Once you added files for your commit. you can use `git status` to see your changes.

git status

This will show already added files with the green color.  You can simply add the commit into your master branch. But it is good practice is to keep the master branch clean. By clean, it is means without any changes, like that you can create at any time a branch from your master. Therefore, It is recommended, A separate branch for commit a bug or a feature

In order to create a new branch and switch into new branch;

git checkout -b change-msg

git branch

For more details on git branches refer this tutorial.

Now you can commit these staged changes to your repository. Use git commit -m "<YOUR_COMMIT_MESSAGE>".

Note that the commit message is important to track what you have done on the particular commit. For example you might fix a JIRA issue. Therefore, you can add JIRA ticket number for ease of tracking.

git commit -m "Fixing JIRA SK:XXX - Changing the message"

Now we need to push our local clone changes into our remote fork. We need to create an upstream for this; `git remote add upstream <CLONE_URL_FOR_ORIGINAL_REPO>`.Notice that CLONE_URL_FOR_ORIGINAL_REPO would be similar to a URL like "

git remote add upstream

you can verify the remote links by, "git remote -v";

git remote -v
origin (fetch)
origin (push)
upstream (fetch)
upstream (push)

In this case;
git remote -v
origin (fetch)
origin (push)
upstream (fetch)
upstream (push)

If you screwed-up, you can use "git remote remove <URL_NAME>". For instance, "git remote remove upstream".

Now issue the following command;

git push origin change-msg

Note that "git push" might work on most of the time. But here, we have created a new branch in our local repository. Hence we need to push our code changes into that branch.

This will push your changes into the remote repository and output something similar to the;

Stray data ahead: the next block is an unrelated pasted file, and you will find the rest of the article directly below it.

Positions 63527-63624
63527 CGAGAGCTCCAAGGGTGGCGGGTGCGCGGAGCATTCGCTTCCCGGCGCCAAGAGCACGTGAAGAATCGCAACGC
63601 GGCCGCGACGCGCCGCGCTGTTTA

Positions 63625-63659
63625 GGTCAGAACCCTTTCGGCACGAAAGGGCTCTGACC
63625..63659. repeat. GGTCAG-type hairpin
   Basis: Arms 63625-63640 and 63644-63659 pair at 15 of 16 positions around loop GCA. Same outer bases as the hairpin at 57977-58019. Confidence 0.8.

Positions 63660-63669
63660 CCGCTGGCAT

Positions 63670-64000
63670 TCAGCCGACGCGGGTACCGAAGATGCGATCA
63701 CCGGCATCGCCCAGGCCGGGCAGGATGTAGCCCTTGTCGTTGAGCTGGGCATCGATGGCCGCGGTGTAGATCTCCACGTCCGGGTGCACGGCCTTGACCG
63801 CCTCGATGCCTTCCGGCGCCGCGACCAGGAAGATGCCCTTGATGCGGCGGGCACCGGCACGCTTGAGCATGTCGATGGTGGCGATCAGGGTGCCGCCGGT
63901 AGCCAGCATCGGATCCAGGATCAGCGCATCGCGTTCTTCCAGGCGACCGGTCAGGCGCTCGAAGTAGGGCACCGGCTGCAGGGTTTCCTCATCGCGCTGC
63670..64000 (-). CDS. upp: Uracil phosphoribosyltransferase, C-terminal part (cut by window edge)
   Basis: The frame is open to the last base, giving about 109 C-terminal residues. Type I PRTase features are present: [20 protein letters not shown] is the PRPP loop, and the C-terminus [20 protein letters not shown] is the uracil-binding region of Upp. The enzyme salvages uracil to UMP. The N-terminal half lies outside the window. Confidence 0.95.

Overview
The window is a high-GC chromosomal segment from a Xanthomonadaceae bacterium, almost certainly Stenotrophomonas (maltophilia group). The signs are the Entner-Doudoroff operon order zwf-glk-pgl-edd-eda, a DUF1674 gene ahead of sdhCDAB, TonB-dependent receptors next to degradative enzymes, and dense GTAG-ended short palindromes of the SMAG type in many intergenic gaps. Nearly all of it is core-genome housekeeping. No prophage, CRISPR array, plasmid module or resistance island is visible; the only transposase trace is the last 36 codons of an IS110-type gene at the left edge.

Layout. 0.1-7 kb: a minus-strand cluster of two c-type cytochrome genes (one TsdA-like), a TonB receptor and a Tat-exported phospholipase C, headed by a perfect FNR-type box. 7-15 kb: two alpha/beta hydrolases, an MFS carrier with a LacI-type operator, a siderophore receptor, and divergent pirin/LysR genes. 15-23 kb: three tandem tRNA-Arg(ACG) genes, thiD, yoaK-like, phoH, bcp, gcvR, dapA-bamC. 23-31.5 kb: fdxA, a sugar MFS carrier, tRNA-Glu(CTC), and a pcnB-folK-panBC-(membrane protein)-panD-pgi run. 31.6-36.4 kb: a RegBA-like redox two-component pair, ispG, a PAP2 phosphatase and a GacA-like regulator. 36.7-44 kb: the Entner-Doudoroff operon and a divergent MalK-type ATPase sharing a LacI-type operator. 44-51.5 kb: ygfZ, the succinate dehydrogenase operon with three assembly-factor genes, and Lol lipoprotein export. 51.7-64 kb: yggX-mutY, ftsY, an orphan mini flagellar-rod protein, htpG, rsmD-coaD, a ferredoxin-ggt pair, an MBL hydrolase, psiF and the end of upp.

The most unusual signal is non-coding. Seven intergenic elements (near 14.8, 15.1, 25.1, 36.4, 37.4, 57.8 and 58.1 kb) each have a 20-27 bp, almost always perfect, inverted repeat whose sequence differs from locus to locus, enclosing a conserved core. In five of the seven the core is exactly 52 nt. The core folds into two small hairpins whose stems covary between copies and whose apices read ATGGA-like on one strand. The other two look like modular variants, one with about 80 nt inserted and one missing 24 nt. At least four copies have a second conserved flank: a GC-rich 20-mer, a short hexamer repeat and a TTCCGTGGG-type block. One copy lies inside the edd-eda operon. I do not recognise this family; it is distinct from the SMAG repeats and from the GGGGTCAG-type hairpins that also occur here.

Now goto your Github account and navigate into the forked repository. If everything went fine, when you navigate into `master` branch and the latest commit is still by octocat.

And on the newly created branch, "change-msg"; it should be your commit.

5. Submit a pull request to the owner of the original repository

Now we have pushed our changes/ bug fixes to the forked repository. By submitting a pull request you are asking the owner of the repository to merge your repository with the original. To do that, on Github account dashboard; navigate into your forked repository. On the right hand click on "Pull Requests" tab.

On the "Pull Requests" tab, click on "New Pull Request".

At the beginning it will show "There isn't anything to compare". This is because we are comparing our master branch with original repository. In order to create a pull request from our new branch, you should select the newly created branch which is "change-msg" in our case.

Now you will see your commit changes and click on "Create Pull request".

Add some meaningful details for the `title` and `comment` for the pull request. Before you send the pull request you can verify your changes, on the below of your pull request. Then you can click on "create pull request".

What would happen if the owner of the repository asked for modifications?

In this case, you don't have to cancel your pull-request and start a new request. You can submit the follow-up commits into the same branch(in this example, change-msg branch), Then it will be appeared on the same pull-request.


[1], (2014). Forking Projects · GitHub Guides. [online] Available at: [Accessed 22 Feb. 2015].
[2], (2015). Using pull requests - User Documentation. [online] Available at: [Accessed 22 Feb. 2015].
[3], (2015). Syncing a fork - User Documentation. [online] Available at: [Accessed 22 Feb. 2015].
[4] George, S. (2015). Kunena/Kunena-Forum. [online] GitHub. Available at: [Accessed 22 Feb. 2015].

Rasika Perera